The migrating filter: Inferior vena cava to superior vena cava

A 75-year-old male with past medical history significant for severe chronic obstructive pulmonary disease was admitted to the intensive care unit with respiratory failure. He was found to have an acute deep venous thrombosis (DVT) and pulmonary embolus (PE). A permanent vena cava filter was deployed in the infrarenal inferior vena cava (IVC) at L3 level. A new cavogram confirmed the position of the filter in the inferior vena cava with tip of the filter at the level of the inflow of the left renal vein. Thirty minutes post placement, a routine chest x-ray revealed migration of the filter into the superior vena cava (Figure 1). Unsuccessful attempts were performed to remove the filter through the right internal jugular vein. The patient remained asymptomatic with stable vital signs, no pain or distress. It was elected to leave the migrated inferior vena cava filter in the superior vena cava.The migrating filter: Inferior vena cava to superior vena cava


Perioperative upper airway edema: Risk factors and management

Objectives: To study the risk factors and treatment of the postoperative patient who develops upper airway edema.
Design: Retrospective analysis.
Setting: Surgical Intensive Care Unit (SICU) of a tertiary care hospital.
Patients and participants: We performed a retrospective analysis over 24 months of SICU admissions of postoperative patients. Inclusion criteria were (1) failure to extubate after a surgical procedure, (2) a negative cuff leak test immediately postop (<110 mL of tidal volume loss with the cuff deflated), and (3) failure to extubate within 24 hours with suspected airway edema. Six patients met criteria for study. Interventions: Management of these patients included a multimodal strategy including a daily cuff leak test, use of corticosteroids, diuretics, and head of bed elevation. Measurements and results: All patients were female, with a mean age of 54.5-year-old. The majority had operations remote from the neck region. The mean body mass index (BMI) was 34.8, and the mean surgical time was 282 minutes. Two thirds of the patients were given blood products intraoperatively with a mean of 17.3 units transfused. The mean fluid balance intraoperatively was +5 L. Using our protocol, steroids were administered in the equivalence of 389 mg of hydrocortisone across a mean of 71 hours of mechanical ventilation. Simultaneously, they received a mean of 63 mg of furosemide to achieve a mean fluid balance of -2.8 L. All patients were extubated when the cuff leak became positive; none required reintubation. Conclusion: A multimodal strategy for the patient with postoperative upper airway edema is recommended.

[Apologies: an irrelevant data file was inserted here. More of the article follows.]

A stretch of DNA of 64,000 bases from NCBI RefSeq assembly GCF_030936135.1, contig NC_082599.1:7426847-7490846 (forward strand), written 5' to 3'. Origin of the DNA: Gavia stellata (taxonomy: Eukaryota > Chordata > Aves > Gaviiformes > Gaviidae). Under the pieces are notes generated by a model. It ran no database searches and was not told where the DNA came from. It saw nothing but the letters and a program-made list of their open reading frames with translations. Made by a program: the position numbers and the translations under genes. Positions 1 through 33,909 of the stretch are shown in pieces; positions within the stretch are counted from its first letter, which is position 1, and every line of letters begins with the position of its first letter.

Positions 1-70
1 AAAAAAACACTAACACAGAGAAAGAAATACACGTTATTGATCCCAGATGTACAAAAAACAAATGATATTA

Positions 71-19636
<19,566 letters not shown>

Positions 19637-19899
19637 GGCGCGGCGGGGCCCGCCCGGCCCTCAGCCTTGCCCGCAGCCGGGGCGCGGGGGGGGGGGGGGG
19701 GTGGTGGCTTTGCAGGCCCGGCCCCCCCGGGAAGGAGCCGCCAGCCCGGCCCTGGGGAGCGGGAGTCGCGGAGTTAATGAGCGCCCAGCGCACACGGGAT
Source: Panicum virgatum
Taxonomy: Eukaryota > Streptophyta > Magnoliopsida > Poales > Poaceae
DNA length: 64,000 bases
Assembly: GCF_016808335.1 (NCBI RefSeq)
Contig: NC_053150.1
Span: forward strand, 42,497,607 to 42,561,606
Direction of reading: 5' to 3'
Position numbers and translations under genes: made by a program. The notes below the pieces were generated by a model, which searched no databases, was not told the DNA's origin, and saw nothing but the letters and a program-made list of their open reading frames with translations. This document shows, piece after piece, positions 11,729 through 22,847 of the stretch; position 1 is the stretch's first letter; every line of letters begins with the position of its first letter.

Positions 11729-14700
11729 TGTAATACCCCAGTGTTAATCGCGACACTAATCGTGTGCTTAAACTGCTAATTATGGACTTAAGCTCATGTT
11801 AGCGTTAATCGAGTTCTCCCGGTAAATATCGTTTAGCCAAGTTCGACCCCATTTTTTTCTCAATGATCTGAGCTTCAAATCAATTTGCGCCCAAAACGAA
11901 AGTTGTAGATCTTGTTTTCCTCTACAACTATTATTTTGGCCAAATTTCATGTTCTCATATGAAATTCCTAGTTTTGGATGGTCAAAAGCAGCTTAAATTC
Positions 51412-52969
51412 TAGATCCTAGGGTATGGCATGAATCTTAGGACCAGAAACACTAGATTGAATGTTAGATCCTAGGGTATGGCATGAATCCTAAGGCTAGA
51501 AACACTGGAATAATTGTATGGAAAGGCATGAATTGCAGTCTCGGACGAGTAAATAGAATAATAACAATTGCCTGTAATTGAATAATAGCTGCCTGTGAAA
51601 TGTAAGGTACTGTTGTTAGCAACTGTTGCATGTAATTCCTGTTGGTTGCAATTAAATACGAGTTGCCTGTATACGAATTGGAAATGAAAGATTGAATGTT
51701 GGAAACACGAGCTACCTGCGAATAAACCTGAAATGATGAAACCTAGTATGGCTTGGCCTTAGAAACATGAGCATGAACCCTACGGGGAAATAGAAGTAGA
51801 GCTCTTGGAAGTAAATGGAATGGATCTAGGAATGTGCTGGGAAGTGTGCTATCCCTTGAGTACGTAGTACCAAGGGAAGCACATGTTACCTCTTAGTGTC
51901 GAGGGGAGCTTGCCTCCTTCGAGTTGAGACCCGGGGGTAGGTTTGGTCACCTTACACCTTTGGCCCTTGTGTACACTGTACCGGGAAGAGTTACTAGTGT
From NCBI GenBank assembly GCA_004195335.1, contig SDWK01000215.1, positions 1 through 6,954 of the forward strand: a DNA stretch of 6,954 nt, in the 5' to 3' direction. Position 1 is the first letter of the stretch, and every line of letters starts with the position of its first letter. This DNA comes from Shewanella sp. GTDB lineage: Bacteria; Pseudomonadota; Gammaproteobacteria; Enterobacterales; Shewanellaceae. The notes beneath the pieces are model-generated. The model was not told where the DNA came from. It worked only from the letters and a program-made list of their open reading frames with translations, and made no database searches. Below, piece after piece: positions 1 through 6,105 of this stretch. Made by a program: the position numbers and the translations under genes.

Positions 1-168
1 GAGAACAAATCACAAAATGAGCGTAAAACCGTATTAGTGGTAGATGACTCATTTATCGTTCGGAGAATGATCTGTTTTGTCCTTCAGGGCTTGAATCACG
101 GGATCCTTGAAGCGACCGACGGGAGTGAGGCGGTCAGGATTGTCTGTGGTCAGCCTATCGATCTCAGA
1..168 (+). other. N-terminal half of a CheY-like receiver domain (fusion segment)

Study of tracheostomized patients in Intensive Care Unit

Objectives: To describe the short-term and long-term outcomes of tracheostomized Intensive Care Unit (ICU) patients and to identify any predictors of complications during and after the tracheostomy procedure.
Design: A retrospective and prospective, observational case series performed in a general medical-surgical adult ICU in a regional hospital in Hong Kong.
Results: A total of 153 patients were recruited. The most common indication for tracheostomy was prolonged mechanical ventilation (72.6%), followed by failure of extubation (15%). Surgical tracheostomy was the predominant method used (73.9%). There were no statistically significant differences between surgical and percutaneous tracheostomy on the complication rate. Minor bleeding was the most common short-term complication (10.5%) and tracheal stenosis was the most common long-term complication (5.1%). Hypertension (adjusted odds ratio 5.28, 95% CI 1.05-26.51, p=0.044) and chronic renal failure (CRF) (adjusted odds ratio 17.56, 95% CI 2.87-107.42, p=0.002) were independent risk factors for minor bleeding; while the need to reintubate within 48 hours after extubation (adjusted odds ratio 10.5, 95% CI 1.30-84.88, p=0.027) was an independent risk factor for tracheal stenosis. CRF was independently associated with composite complications (minor bleeding and tracheal stenosis; adjusted odds ratio 13.63, 95% CI of 2.47-75.16, p=0.003). Mental health score at 1 year or more was generally better than physical health score in this cohort of patients.